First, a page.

Overall though, it is impossible to discredit Spielberg and Hanks from what is overall a well made film that should get nominated for plenty of Oscars. Perhaps you can attribute my disdain for the second half of the film to it being nearly 11:00 PM by that point, while being on the tail end of a double-header in which I witnessed Michael Fassbender absolutely dominate as Steve Jobs (but that is a review for another day. Soon. I promise). Bridge of Spies lacked the tension and thrill that would have made it an all time great, instead forcing it to settle with being another solid film that will be forgotten in a few years.
7.5 out of 10
Bridge of Spies brings together the powerhouse duo of Steven Spielberg and Tom Hanks once again, who have made successful films such as Saving Private Ryan and Catch Me If You Can, with a trun to the cold war, one of the few American history time periods Spielberg has not touched on in his filmography. Add this stellar pair with the Coen brothers (of Fargo, The Big Lebowski, and No Country for Old Men fame) writing the screenplay, and you have talent that almost guarantees a slam-dunk. And Bridge of Spies does succeed, for the most part.
The film tells the true story of James B. Donovan, played by Hanks, who was put in charge to defend a Soviet spy caught in the U.S., then ultimately has to negotiate a trade between the spy and a captured American U-2 pilot in the Soviet Union.
Above all, the craftsmanship is what makes this film shine. Spielberg and his customary cinematographer Janusz Kaminski create a world that feels so much like the time period without spoofing it. This is seen especially in the opening eight minutes, which is purely visual imagery with no dialogue, that hooks you into the story. Spielberg also uses an old style of filmmaking where he prolongs every shot for as long as possible; so when one a cut is made, it gives the audience a subconscious feeling that a beat has changed within a scene, even if it is just between two people talking. This style makes the film come alive and proves once again that Spielberg is a master of the screen.
As the case in pretty much every Spielberg film, the acting is top notch. Hanks succeeds once again in his usual charismatic role, also with some humor, making us root for him as he has to deal with both stubborn sides (with a cold as well!). But because we always see him in this every man role, it is a little safe for him, and does not necessarily stand out in his impressive filmography. But who does stand out is Mark Rylance, who plays the soviet spy. Rylance has a tranquility to him despite the character’s desperate conditions, and forces the audience to feel for him despite him being an accomplice on the other side. Other notable performances are Amy Ryan as Hanks’ wife and Austin Stowell as the captured U-2 pilot.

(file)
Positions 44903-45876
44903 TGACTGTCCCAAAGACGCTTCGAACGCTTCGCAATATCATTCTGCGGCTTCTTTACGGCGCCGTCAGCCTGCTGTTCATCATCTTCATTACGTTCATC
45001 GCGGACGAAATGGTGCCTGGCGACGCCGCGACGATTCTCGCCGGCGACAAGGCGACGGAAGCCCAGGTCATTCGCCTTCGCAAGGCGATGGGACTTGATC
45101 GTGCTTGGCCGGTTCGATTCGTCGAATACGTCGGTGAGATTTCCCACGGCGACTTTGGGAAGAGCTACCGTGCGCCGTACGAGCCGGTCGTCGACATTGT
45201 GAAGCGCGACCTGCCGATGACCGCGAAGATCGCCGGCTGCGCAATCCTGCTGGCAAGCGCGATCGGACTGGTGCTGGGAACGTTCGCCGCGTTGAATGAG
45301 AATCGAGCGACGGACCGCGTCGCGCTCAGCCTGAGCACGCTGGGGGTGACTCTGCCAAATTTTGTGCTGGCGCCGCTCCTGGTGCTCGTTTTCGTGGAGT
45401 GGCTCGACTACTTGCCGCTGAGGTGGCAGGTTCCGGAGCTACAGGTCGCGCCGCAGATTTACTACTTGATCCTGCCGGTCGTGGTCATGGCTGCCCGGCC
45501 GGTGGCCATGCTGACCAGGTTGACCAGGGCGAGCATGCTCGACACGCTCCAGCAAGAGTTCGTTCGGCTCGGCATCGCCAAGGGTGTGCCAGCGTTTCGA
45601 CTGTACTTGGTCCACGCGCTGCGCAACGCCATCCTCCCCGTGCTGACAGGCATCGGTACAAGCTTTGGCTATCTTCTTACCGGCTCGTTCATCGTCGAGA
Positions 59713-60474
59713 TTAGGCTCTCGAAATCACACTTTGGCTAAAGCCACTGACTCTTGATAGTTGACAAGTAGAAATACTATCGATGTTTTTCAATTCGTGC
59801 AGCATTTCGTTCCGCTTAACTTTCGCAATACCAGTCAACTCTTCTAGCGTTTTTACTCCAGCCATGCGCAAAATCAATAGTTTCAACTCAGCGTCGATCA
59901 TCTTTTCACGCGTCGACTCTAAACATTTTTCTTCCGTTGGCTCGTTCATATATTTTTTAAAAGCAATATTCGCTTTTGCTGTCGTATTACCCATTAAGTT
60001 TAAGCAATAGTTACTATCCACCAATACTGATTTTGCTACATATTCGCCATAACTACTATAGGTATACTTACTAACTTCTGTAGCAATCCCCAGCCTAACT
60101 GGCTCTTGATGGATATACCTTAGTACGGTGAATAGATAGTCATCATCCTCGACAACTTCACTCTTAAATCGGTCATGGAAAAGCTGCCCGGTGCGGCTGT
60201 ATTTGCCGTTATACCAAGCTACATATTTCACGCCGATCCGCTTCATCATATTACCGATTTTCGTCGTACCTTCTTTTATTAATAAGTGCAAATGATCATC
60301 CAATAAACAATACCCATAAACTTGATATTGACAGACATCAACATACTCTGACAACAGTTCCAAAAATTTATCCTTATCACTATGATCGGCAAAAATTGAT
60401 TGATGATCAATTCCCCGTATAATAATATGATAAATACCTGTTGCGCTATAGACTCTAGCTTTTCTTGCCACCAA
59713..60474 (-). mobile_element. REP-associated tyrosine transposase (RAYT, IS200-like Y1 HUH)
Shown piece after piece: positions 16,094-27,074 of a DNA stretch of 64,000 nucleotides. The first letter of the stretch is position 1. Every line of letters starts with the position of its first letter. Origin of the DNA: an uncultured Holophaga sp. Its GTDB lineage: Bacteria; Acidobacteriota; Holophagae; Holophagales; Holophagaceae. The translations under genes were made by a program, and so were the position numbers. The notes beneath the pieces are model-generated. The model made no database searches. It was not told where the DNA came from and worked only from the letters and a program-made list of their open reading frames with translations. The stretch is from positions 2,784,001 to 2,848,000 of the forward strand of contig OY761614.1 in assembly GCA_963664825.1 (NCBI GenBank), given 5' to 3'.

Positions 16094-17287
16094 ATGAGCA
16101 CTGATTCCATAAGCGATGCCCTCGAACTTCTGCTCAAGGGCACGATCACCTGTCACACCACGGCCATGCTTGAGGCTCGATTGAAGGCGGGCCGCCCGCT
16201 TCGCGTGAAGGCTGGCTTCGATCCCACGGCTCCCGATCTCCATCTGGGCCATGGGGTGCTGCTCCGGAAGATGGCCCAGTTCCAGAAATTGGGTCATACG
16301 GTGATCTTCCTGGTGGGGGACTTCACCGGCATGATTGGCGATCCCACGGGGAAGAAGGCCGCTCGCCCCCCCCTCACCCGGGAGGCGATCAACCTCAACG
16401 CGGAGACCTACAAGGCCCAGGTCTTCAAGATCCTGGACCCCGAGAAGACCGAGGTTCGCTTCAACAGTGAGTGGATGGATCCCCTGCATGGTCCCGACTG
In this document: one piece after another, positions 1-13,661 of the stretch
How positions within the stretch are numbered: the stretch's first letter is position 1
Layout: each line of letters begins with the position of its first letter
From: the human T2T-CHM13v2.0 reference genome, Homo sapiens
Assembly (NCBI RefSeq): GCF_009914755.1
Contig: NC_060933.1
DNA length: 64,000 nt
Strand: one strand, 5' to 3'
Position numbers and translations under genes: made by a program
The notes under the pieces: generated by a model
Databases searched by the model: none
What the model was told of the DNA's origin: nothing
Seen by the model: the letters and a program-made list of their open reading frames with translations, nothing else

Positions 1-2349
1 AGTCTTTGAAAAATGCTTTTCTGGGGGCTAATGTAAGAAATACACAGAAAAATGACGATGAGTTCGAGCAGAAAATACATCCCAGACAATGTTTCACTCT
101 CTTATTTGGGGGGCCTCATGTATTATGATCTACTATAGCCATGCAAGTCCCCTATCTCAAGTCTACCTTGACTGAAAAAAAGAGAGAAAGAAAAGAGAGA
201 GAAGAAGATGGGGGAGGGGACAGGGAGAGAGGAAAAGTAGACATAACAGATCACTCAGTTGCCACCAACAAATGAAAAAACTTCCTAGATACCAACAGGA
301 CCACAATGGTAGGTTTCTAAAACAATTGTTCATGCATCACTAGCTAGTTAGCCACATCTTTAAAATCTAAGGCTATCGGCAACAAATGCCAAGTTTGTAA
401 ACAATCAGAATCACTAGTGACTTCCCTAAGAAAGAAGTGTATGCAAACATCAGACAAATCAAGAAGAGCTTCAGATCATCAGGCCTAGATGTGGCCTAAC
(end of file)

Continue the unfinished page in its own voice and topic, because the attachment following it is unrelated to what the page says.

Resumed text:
But for a thriller, the film has very little suspense in it. The film runs right by the numbers, with no twist and turns that keep you on the edge of your seat as most Spielberg films do. The narrative is split into two parts with the trial then the negotiations for the swap and while I found the former to really say something strong about Americans and the complication of patriotism in yesterday and today’s society, the latter feels like the story is going through the motions, despite the really great shots of the split up Berlin, where the negotiations take place.
Also I was a bit disappointed in the Coen Brothers script; it did not contain their usual idiosyncrasies or dark humor, but rather is more paint by the numbers than you would expect from them.
And if there is ever a complaint to be made about Spielberg’s films, it is his cheesy, feel-good endings, and that is no different in this one, with a very gooey conclusion from a film that was much more mature than that.
But the way the film presents its historical material is so well done that I have to recommend it on that basis alone. Even though it feels like there is something missing in it, possibly from the absence of Spielberg’s usual composer John Williams, not many films today are made with this amount of care, and so gets my support nonetheless.